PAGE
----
- Blaming Others: This one I feel like is pretty self explanatory. We blame other people for how we feel. If you’ve listened to me for a while you know that I teach we create our own emotions by the way we think. Other people can definitely influence how we think and feel, but ultimately it comes down to us. And the way we disconnect from ourselves in this one is that we are so focused on the blame that we don’t take the time to feel what we are actually feeling, whatever that emotion is. And often we blame our partner which also disconnects us from them.
- Empath: This is where we feel everyone else’s emotions instead of feeling our own. This is what Brené Brown was describing in that she was reading everyone else’s emotions so she could manage situations and manage other people. We do this a lot as couples as well. We can sense our spouse’s desire for sex and work to manage the situation. We can sense our spouse’s anxiety around sexuality so we manage the situation. This is the one I recognized the most in myself. A few months ago I was asked to speak at a retreat. One of the attendees was an energy practitioner and I asked her to do a reading on me. I think I’m pretty healthy at dealing with my emotions and wanted to see what she came up with. I was really surprised with the emotions that she found because I hadn’t been feeling any of them. But what she told me was that these emotions weren’t mine and I had absorbed them from those around me. I consider myself to be pretty strong and be able to handle things well, so I had absorbed all the hard emotions that others weren’t able to handle and it was wearing me down. It was quite enlightening.
- Somatizing: This is where we feel our emotions as physical symptoms. Now we all do this sometimes. Instead of feeling the anger, we get a headache. Instead of feeling the worry, we get a stomach ache. Instead of being frustrated about something, we get lower back pain. A lot of times if we consistently don’t process our emotions they stay stuck in our bodies and manifest as physical symptoms. There are tons of books on this that are so interesting. The most popular one is called The Emotion Code by Dr. Bradley Nelson.
So now that we’ve gone through the 6 styles and you’ve probably recognized how you do one or more of these, what now?
It might feel very overwhelming to think about feeling your feelings after you have not felt them for so long. The thought of feeling frustration, anger, pain, disappointment, and shame can feel very scary. And for some, your brain actually interprets these feelings as if you are literally going to die (although you won’t). I know a lot of women I work with are very scared to feel passion and desire because they have suppressed it for so long. They are afraid of letting themselves feel these things because they are worried that if they do they will go down a path they don’t want to go.
Emotions are an important part of our human experience. I believe it’s one of the things that we are supposed to learn more about here on earth. Emotions can’t actually hurt you. But they are truth tellers. They are signals to let you know when something is in alignment with who you are and when it’s not. They are an inner compass that point us towards what is good and right for us.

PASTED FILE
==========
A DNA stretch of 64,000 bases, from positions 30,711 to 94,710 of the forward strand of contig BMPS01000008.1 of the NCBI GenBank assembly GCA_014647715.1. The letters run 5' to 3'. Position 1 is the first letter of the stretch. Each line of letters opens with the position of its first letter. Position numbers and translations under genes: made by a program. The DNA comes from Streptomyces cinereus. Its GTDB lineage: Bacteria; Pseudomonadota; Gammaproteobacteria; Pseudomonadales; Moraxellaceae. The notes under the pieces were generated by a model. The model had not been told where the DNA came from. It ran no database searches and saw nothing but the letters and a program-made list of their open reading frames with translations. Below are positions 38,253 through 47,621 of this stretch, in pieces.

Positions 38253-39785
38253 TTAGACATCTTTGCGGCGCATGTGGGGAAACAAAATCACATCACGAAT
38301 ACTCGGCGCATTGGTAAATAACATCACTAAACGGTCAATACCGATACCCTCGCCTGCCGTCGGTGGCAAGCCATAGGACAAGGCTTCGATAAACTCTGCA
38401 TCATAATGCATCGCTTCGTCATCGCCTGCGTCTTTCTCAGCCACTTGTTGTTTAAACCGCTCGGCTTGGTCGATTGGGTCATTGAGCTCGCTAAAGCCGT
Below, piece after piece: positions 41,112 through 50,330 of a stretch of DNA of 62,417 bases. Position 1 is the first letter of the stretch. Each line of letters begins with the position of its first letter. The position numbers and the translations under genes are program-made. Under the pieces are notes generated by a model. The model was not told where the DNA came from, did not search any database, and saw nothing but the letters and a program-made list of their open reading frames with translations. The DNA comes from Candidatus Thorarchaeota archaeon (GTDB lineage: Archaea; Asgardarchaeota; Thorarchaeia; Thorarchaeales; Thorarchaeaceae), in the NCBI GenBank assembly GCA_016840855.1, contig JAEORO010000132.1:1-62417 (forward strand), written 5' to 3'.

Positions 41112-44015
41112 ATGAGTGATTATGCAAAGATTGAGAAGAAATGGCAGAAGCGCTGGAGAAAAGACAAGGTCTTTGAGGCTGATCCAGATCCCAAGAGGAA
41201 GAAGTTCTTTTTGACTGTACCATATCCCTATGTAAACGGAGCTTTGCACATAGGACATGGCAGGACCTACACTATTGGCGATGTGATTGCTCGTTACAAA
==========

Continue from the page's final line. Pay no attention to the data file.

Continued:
Some things to remember:
- You are always in control. You get to choose whether to face these emotions or not. I remember that before I found coaching I felt so out of control with my emotions. I felt like they ruled my life. After I had been in coaching for about 6 months I asked my husband what changes he noticed in me. His response was that I had a lot fewer emotional breakdowns. And he was so right. I’ve come so far from where I used to be because I understand how to manage my emotions in a much healthier way most of the time.
- Go slow. You don’t have to learn how to do this all at once.
- You don’t have to do it alone. Some are able to do it alone and some need support going through this process. This is where a coach, like myself, can really be helpful. Learning to help you process these emotions in a safe and loving environment.
- Honor the resistance. Rather than seeing your emotions as a dysfunction that needs to be gotten rid of, see it as the intelligence that has protected you and kept you safe. When I am doing somatic work with my clients, this is one of the areas that we focus on. The emotions served a purpose, let’s find the purpose and be grateful for it.
- Be compassionate with yourself as you go through this process. If you are trying to heal anger, it’s not going to help you be angry about it. Give yourself what you need. Brene Brown says that “compassion is the greatest motivator for change.”
- An emotionally healthy life and relationship encompasses all emotions. Of course you are going to have moments where you feel angry sad, frustration. You are also going to have moments where you feel joy, happiness, and relief. All of this is normal and to be expected.
6 Steps to Tune Into Your Emotions
- Find a quiet moment, take a seat and breathe
- Notice what you’re feeling. Is there a sense of emotion?
- Get to know the emotion, follow it and breathe into it
- Emotions may shift, follow the energy – Ask: What are you trying to tell me?
- Invite curiosity, get to know the feeling
- Notice how you feel at the end of the practice
You can do this anytime you are feeling an emotion.
Connection to yourself and your spouse is emotional work. Once you do the emotional work it’s a lot easier to start doing the cognitive work that it takes to change things. And of course, if you want to learn more, get help and support, I do all of this within my membership. You learn all about it at amandalouder.com/membership